Broadband companies always refer to download speeds when advertising their services, because in general people are passive consumers of online content.
When we view our Instagram timelines, play Call of Duty or watch content through BBC iPlayer, we’re downloading reams of information to our devices.
However, computers and other web-enabled devices are also sending information all the time, from emails and video chats to requests for the next chunk of a Netflix video.
Look up, not down
Broadband providers recognise this, but they’re also aware that consumers generally spend much more time downloading than uploading.
For instance, most of the emails you handle in a typical day will be sent to you, rather than sent by you.
Internet service providers tend to bias broadband connections in favour of downloads – often by ratios as high as ten to one.
In other words, it’s ten times faster to download a particular file than it would be to upload it.
However, we are increasingly moving towards an always-on society and as a result, upload speeds are more important than they’ve ever been.
Why fast upload speeds matter
Even though consumers download more than they upload by definition, these are some of the common reasons for uploading data:
- Sending emails, particularly ones with attachments
- Voice calls and video conferencing, using platforms like Skype and Zoom
- Playing online games, where your device has to update servers with your current status and progress
- Streaming media from iPlayer or YouTube, for the same reason
- like iCloud and Dropbox
- Confirming receipt of information – internet browsers do this constantly when loading website pages
- Making status updates via social media, particularly photo or video messages
- Working on cloud-hosted documents in packages like Google Docs.
If any of these are a significant part of your daily life, it’s advisable to research typical upload speeds in your postcode before signing up with a new broadband provider – in the same way you might check download speeds if you’re an avid gamer or Netflix addict.
How to measure upload speeds
Your broadband provider probably won’t mention upload speeds in their marketing literature, and it’s doubtful it was listed in any letters welcoming you as a new customer.
It’s rarely obvious what upload speed your home hub or broadband router is capable of achieving.
Websites are able to run tests for you, but it’s advisable to use a device that’s physically connected to the router.
WiFi is a far slower method of data transfer than Ethernet cables, so line speed results from a wireless iPad will be inferior to those achieved by a hardwired laptop or PC.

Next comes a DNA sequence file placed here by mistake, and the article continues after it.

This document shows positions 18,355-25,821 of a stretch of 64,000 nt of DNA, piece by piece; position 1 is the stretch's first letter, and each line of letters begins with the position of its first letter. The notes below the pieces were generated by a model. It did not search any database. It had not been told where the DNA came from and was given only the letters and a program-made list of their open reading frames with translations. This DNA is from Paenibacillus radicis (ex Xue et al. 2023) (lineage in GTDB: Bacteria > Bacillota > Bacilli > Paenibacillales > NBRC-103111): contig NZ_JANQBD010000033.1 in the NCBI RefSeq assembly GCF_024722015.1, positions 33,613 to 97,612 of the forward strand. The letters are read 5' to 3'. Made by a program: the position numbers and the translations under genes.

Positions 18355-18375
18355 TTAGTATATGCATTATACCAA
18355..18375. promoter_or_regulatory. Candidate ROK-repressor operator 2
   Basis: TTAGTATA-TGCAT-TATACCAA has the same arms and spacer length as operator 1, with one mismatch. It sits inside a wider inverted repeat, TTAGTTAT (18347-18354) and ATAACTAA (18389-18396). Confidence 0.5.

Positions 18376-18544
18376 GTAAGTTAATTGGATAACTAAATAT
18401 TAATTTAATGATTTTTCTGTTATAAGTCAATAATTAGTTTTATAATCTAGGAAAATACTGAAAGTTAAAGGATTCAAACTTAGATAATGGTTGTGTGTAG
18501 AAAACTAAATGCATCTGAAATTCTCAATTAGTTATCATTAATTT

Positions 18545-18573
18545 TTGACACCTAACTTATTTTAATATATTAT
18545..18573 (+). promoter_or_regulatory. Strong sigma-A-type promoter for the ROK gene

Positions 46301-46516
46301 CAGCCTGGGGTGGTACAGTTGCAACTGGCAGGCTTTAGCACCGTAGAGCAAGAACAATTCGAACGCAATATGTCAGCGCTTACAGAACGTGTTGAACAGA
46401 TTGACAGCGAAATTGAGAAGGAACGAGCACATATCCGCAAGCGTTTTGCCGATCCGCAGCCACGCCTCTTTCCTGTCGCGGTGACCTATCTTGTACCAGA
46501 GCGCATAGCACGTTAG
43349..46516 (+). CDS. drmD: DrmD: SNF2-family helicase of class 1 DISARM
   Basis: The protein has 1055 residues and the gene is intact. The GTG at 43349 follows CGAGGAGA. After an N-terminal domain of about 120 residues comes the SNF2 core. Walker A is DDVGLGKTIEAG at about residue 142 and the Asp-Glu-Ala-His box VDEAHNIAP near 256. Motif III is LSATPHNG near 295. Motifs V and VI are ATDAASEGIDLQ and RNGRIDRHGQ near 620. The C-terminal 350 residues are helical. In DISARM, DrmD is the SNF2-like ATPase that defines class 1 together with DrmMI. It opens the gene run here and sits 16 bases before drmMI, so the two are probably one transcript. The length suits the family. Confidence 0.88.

If you don’t have an Ethernet cable long enough to connect a device to your router, you can use Powerline adaptors that channel broadband signals through plug sockets in your home.
Head to a reputable broadband speed test and click ‘Start speed test’ to get going.
The first figure will be your download speed, but the second will identify your upload speed – and it’ll be much lower.
How fast is that?
These figures are reported in megabits per second (Mbps).
A megabit is one eighth of a megabyte – the unit of measurement used for computer files, software downloads and much more besides.
An internet connection at 8Mbps can only download a maximum of 1MB of data per second.
In reality, it would be far slower due to line congestion, the effects of WiFi, less efficient software on the recipient device, and so forth.
The same is true for uploads. If your maximum upload speed is 8Mbps, you’ll need a minute to upload a 60MB file in perfect conditions – in reality, it might take 10 times longer.
Ofcom conducted a major survey in 2016 that found the typical upload speeds for an “up to 50Mbps” cable service are just 3Mbps.
They concluded the UK had an average upload speed of 3.7Mbps, increasing to 4.3Mbps in urban areas but falling to 1.6Mbps in rural regions.
In truth, anything over 1Mbps will be sufficient for sending emails and ensuring web browsers can communicate with host servers.
However, you’ll notice this sluggish performance if you’re trying to send an email with a couple of JPG attachments, or chat to your cousin in Australia via FaceTime.